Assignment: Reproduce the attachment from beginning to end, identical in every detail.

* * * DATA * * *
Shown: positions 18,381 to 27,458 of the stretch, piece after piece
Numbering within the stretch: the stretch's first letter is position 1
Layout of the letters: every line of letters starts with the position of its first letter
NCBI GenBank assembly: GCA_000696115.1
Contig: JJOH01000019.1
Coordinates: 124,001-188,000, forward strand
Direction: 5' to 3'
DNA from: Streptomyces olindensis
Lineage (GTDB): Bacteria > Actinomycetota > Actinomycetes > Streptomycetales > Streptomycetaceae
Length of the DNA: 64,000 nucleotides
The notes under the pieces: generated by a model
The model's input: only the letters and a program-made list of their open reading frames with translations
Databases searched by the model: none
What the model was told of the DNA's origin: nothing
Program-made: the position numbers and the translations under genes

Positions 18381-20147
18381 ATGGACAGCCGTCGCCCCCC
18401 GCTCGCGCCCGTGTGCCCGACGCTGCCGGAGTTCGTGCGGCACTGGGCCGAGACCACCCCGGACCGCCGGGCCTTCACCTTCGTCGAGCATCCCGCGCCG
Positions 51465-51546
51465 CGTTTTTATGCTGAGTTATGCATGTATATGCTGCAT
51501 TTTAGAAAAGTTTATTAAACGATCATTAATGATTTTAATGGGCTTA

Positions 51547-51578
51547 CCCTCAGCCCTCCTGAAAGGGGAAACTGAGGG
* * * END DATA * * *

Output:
Shown: positions 18,381 to 27,458 of the stretch, piece after piece
Numbering within the stretch: the stretch's first letter is position 1
Layout of the letters: every line of letters starts with the position of its first letter
NCBI GenBank assembly: GCA_000696115.1
Contig: JJOH01000019.1
Coordinates: 124,001-188,000, forward strand
Direction: 5' to 3'
DNA from: Streptomyces olindensis
Lineage (GTDB): Bacteria > Actinomycetota > Actinomycetes > Streptomycetales > Streptomycetaceae
Length of the DNA: 64,000 nucleotides
The notes under the pieces: generated by a model
The model's input: only the letters and a program-made list of their open reading frames with translations
Databases searched by the model: none
What the model was told of the DNA's origin: nothing
Program-made: the position numbers and the translations under genes

Positions 18381-20147
18381 ATGGACAGCCGTCGCCCCCC
18401 GCTCGCGCCCGTGTGCCCGACGCTGCCGGAGTTCGTGCGGCACTGGGCCGAGACCACCCCGGACCGCCGGGCCTTCACCTTCGTCGAGCATCCCGCGCCG
Positions 51465-51546
51465 CGTTTTTATGCTGAGTTATGCATGTATATGCTGCAT
51501 TTTAGAAAAGTTTATTAAACGATCATTAATGATTTTAATGGGCTTA

Positions 51547-51578
51547 CCCTCAGCCCTCCTGAAAGGGGAAACTGAGGG